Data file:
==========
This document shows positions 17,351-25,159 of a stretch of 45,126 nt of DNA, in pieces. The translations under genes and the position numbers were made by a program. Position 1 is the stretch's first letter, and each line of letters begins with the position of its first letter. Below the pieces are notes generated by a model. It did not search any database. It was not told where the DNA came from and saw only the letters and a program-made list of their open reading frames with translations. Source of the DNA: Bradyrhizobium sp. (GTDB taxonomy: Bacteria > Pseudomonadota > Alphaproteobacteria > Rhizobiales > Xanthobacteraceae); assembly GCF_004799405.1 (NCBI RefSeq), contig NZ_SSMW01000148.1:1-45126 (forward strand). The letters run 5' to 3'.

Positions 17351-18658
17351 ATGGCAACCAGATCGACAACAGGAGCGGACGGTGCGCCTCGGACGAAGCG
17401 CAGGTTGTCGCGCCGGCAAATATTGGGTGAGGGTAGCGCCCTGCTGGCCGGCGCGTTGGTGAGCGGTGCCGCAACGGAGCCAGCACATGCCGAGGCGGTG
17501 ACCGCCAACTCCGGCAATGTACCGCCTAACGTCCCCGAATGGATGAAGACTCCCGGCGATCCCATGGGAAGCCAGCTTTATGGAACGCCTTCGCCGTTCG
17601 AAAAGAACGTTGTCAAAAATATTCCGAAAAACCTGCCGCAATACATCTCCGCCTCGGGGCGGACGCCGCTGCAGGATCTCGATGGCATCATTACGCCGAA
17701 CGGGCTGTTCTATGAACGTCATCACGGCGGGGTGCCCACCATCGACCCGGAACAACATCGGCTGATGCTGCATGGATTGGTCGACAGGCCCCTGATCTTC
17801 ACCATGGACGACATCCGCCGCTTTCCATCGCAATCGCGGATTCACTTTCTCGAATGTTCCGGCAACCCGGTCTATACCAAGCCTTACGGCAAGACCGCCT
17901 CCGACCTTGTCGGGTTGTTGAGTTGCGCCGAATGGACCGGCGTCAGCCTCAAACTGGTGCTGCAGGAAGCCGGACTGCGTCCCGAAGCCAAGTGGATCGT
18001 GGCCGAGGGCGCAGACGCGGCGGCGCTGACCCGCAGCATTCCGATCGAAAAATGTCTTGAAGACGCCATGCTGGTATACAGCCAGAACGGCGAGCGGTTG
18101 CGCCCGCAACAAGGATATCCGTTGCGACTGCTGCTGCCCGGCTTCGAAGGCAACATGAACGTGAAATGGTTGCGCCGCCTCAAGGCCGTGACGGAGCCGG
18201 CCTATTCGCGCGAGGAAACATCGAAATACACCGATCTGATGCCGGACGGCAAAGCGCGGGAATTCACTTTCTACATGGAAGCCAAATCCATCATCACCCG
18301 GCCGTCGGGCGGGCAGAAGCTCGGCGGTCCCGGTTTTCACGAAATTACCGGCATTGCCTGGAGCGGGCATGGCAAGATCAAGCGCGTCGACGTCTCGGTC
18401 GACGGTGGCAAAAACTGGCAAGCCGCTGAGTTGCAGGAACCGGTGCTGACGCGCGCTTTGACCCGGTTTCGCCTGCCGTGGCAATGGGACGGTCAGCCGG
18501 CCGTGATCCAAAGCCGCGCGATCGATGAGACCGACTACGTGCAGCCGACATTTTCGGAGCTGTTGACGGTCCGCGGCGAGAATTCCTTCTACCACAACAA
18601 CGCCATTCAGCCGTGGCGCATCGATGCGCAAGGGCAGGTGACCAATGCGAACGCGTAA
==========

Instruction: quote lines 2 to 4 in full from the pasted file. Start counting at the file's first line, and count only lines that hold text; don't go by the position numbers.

Positions 17351-18658
17351 ATGGCAACCAGATCGACAACAGGAGCGGACGGTGCGCCTCGGACGAAGCG
17401 CAGGTTGTCGCGCCGGCAAATATTGGGTGAGGGTAGCGCCCTGCTGGCCGGCGCGTTGGTGAGCGGTGCCGCAACGGAGCCAGCACATGCCGAGGCGGTG